9 Simple Tips for Making Your Website Disability-Friendly

The Internet isn’t always “one size fits all.” Every day, inaccessible web design prevents billions of people in the disabled community from an easy online experience.

For those with visual impairments, learning difficulties, hearing loss and more, there are dozens of unique challenges waiting behind every URL. But building a disability-friendly site is a lot simpler than you might think.

Laurence Berry, a designer for UK-based design and tech organization FutureGov , says the easiest way to build user-friendly sites is to figure out their key obstacles.

Approximately one billion people in the world live with disabilities, according to the UN. That’s a sizable chunk indeed.

With that in mind, there are plenty of ways to make sure you’re doing your best to create an accessible site. Here are a few simple, practical tips to implement when creating a disability-friendly site.

1. Use alt tags.

When you hover your mouse over an image on a website, the little words that pop up are called alt tags. For someone who has a visual impairment and uses a screen reader, the alt tags are read aloud, and are the only way a user knows what the image is.

Take alt tags seriously and use them as an opportunity to describe the image accurately and succinctly. If it’s a picture of a person, write out the person’s name. If it’s an object, use a couple of words to describe it.

2. Create subtitles and transcripts.

If your web content regularly includes videos, try to provide subtitles — especially if you’re producing the bulk of your own video content.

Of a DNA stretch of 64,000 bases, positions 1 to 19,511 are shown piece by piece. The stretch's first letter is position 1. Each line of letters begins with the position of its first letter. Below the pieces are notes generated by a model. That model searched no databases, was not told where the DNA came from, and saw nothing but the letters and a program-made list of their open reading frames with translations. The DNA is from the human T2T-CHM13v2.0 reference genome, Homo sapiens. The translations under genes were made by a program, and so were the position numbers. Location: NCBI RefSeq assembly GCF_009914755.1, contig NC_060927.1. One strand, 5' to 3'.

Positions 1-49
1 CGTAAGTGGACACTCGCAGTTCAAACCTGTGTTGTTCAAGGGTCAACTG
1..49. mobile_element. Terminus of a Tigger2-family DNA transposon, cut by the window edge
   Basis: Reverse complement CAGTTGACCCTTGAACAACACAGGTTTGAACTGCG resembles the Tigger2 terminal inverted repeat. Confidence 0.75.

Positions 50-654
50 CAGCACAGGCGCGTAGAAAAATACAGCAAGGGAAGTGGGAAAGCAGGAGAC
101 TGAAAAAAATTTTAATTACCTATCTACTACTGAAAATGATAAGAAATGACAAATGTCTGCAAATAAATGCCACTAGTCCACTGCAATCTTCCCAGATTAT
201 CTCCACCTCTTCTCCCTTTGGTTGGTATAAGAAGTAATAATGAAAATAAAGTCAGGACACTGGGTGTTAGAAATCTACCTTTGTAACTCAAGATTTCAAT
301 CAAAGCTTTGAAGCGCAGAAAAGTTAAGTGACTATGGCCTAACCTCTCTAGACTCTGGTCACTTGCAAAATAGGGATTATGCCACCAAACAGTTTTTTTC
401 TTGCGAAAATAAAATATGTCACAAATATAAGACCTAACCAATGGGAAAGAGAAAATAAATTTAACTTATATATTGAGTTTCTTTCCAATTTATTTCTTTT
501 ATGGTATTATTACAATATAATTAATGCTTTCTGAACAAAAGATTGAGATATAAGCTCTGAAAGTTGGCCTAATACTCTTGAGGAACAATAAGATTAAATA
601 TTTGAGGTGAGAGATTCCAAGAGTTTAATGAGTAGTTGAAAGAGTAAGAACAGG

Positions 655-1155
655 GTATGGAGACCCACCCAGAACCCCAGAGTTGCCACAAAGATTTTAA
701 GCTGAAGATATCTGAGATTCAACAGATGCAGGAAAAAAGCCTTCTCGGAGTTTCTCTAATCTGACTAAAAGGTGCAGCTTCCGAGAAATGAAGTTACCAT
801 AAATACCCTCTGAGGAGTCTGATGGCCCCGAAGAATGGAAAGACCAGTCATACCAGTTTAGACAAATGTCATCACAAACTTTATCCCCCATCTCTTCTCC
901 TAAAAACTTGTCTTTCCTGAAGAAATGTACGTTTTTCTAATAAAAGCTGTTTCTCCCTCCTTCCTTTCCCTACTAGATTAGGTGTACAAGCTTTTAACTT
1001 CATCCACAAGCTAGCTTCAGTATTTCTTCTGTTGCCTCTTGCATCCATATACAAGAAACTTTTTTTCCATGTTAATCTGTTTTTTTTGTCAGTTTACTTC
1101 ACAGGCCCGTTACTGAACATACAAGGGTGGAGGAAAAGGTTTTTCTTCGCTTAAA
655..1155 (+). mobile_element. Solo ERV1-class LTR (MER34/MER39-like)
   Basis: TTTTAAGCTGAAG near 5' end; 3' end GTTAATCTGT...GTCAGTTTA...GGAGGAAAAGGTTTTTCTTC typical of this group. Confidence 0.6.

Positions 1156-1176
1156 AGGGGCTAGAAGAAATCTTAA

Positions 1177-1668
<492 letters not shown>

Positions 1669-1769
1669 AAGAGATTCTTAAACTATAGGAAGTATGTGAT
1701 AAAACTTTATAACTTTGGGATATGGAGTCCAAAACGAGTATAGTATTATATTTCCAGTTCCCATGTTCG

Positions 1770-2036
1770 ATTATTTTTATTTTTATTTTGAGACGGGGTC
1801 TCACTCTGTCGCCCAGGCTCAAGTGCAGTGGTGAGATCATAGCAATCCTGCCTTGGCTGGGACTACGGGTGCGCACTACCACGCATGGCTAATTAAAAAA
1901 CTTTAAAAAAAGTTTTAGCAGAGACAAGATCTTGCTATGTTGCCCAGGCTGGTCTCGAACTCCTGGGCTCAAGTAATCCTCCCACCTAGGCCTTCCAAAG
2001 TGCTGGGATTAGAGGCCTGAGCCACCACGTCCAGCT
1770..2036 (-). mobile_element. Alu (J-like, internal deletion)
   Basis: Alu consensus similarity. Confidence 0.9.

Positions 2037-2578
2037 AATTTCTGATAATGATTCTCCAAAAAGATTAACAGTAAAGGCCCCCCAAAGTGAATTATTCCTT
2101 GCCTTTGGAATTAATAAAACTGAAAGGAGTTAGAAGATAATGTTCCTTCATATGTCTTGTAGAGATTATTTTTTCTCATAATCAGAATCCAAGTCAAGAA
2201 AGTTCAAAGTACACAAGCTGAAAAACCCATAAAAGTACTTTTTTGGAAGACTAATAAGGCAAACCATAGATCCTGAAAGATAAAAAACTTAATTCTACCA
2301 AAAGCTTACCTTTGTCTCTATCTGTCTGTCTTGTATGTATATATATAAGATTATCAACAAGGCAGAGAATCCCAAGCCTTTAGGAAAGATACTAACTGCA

Making a transcription of the video available online is also an incredibly helpful resource for users.

3. Put periods in abbreviations.

If you’re abbreviating something in HTML, put periods in between each letter.

4. Describe your links.

When embedding a link in a post, it’s more useful to describe the link, rather than just telling the reader to “click here.”

Whenever possible, underline your links or make sure that there is a color contrast between hyperlinked text and regular text. That way, colorblind users will able to find a link immediately without having to hover over it with their cursors.

5. Utilize color control.

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Practicing smart color choices is useful for a website with any kind of audience. Avoid pairing garish colors, and be wary of using yellow, blue and green close to one another. Black text on a white background is the best general practice, because it’s readable for most audiences.

6. Get clickable.

For users with mobility problems, it can be difficult to click on small items within a tiny clickable range. Give the clickable item a wider range so the user can click on it within the item’s general area.

7. Keep your copy simple.

If you’re putting a lot of text onto your website, break it into smaller paragraphs. Use simple, straightforward language in the active voice.

8. Include an accessibility guide.

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If you’ve done your best to make your site disability-friendly, include a section that lays out all of the ways your site is accessible. Alternatively, you can post a guide on tips and tricks users can implement on their own computers.

9. Know your audience.

If you’re passionate about making the most accessible site possible, try to get a physical read on how someone with disabilities actually goes online.

As popular as technology and social media is this is a definite “know how” to ensure that all people can use these things to their fullest potential. To see more of this article go to Mashable.

 

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